Semantic Decision Support System (DSS) and Portal for Palm Oil Industry

Palm oil is a multi-billion dollar industry, yet to date no attempt has been made for complex knowledge modeling within the Palm Oil industry. As oil palm plantation industries contain numerous changing conditions and since relevant decision making parameters are dynamic as well, an intelligent Decision Support System (DSS) that is context sensitive, environment specific and localized for the user is needed. Our proposed solution empowers the end-users through semantic and ontology development methods, where the involvement of domain experts and end-users drive the application development.

Semantic Service Oriented Architecture: An Overview


In this initial article, I provide an overview of my ‘version’ of SSOA. I summarize a couple of perspectives and then highlight the technical underpinnings.  I close by summarizing and supplying a projected roadmap for this column.  As a point of order, my background is with the U.S. Navy; therefore, my perspective tends toward military/government settings. However, as I will indicate in a subsequent article, at their core all organizations strive to be the best at the same process: decision making.

Semantics & Governance

Someone asked me recently whether or not there some type of tangible relationship between Semantic Integration and governance – it was an excellent question and the answer is a resounding “Yes.”

Semantic Integration & Enterprise Architecture

In many ways, Enterprise Architecture (EA) is as misunderstood as Semantics. Although EA has been practiced across a much wider community of IT professionals for a longer period of time, it still suffers from an identity crisis. Is EA the mandatory precursor for model driven development, or is it part of a bigger picture and if so, what is that picture?

Passive versus Active Collaboration – A Semantic Examination

I had an interesting conversation this week with a colleague regarding the relative lack of success with many current Knowledge Management Platforms / Systems. One of the first and most obvious problems is that there isn’t clear a set of expectations as to what constitutes Knowledge Management in contrast with Content Management and Collaboration. Add to this a blending of case and/or workflow management capabilities into the picture and it becomes perhaps even more confusing to determine just what type of a solution one needs or may be using. The end users find this confusing as well, which is why many of these systems are underutilized and the alleged ROI associated with them is never actually realized.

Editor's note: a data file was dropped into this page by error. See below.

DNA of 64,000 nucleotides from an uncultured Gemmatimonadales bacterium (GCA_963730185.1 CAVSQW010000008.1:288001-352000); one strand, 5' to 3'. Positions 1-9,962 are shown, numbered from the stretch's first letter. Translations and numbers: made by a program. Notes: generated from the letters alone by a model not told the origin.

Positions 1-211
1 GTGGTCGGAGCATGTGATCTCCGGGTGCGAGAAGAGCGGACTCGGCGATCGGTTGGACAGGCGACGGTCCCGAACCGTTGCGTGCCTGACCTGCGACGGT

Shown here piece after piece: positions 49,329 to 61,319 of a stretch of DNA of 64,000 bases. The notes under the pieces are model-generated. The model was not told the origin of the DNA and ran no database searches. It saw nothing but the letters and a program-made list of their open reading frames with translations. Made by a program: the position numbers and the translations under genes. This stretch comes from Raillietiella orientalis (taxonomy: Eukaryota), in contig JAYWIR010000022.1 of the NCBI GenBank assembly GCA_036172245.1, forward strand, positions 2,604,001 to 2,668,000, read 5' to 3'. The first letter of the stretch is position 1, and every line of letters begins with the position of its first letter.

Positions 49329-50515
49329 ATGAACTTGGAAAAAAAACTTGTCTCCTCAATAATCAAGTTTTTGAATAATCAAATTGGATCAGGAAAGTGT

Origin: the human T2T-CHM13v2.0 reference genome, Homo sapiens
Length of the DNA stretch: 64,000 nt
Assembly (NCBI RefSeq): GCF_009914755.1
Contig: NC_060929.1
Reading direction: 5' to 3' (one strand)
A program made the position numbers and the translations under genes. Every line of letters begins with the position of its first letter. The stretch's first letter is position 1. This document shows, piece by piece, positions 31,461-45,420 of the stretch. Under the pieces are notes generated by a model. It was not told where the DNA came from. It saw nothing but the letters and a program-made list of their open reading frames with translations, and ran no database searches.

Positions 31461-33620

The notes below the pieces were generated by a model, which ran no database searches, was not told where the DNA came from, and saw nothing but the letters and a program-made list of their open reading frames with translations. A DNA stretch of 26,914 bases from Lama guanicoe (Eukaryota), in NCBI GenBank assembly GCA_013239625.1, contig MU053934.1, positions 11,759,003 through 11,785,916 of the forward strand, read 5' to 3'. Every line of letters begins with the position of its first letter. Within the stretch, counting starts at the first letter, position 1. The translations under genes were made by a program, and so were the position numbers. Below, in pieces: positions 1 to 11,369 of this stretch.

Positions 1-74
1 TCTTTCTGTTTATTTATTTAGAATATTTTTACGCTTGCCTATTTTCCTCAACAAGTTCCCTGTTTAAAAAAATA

Semantic Integration – The SI of Tomorrow

Currently when people use the acronym “SI” they tend to refer to something known as ‘Systems Integration’ or specifically to ‘Systems Integrators.’ However, the nature of what a ‘system’ is and how that concept is evolving are going to change the way that we look at this particular term in the relatively near future. I predict that within the next ten years, ‘SI’ in the context of information systems technology will primarily refer ‘Semantic Integration.’

Semantic Web at DAMA

Wilshire conferences is putting on the DAMA International Symposium and MetaData Conference this week here in San Diego. A lot of the issues that data management folks care about (master data management, data federation, identity management) are also dealt with by the Semantic Web.

The Check Box

I recently completed a high-profile deliverable for a major client. While I feel satisfaction for meeting the explicit goals of the project, I’m even happier that I’ve finally met goals that reflect some of my core motivations for working with information technology. To illustrate what I’ve done – and why – I’m going to use a specific event that happened over three years ago.

Enterprise 3.0: Semweb Commercialization Options

Back when I was an industry analyst (VP, E-Business Strategies at the META Group, since acquired by Gartner), I often had to critique emerging markets.  Unlike venture capitalists, industry analysts are privy to product roadmaps from publicly-traded companies, including the industry giants (Oracle, SAP, Microsoft, IBM).  And unlike i-bankers, they are privy to product roadmaps from start-ups.  And as a kicker, some analysts (actually, only those with the largest firms; back then, primarily limited to those analysts with Gartner, Forrester, META and Giga) get a lot of great feedback from CIOs and other end users.

A Wiki for Business Knowledge in Executable English

The problem of business-IT alignment is of widespread economic concern, and is largely caused by a semantic disconnect between business people and technologists. The business people speak English, and the techies have to translate that English into something a computer can understand — often a low-level, step-by-step way to complete a task. The margin for error is great. The situation is a bit like the childhood game called Telephone — by the time the message gets to the last person, it has changed dramatically from the original. The problem is made worse by the fact that the business requirements often change during a project.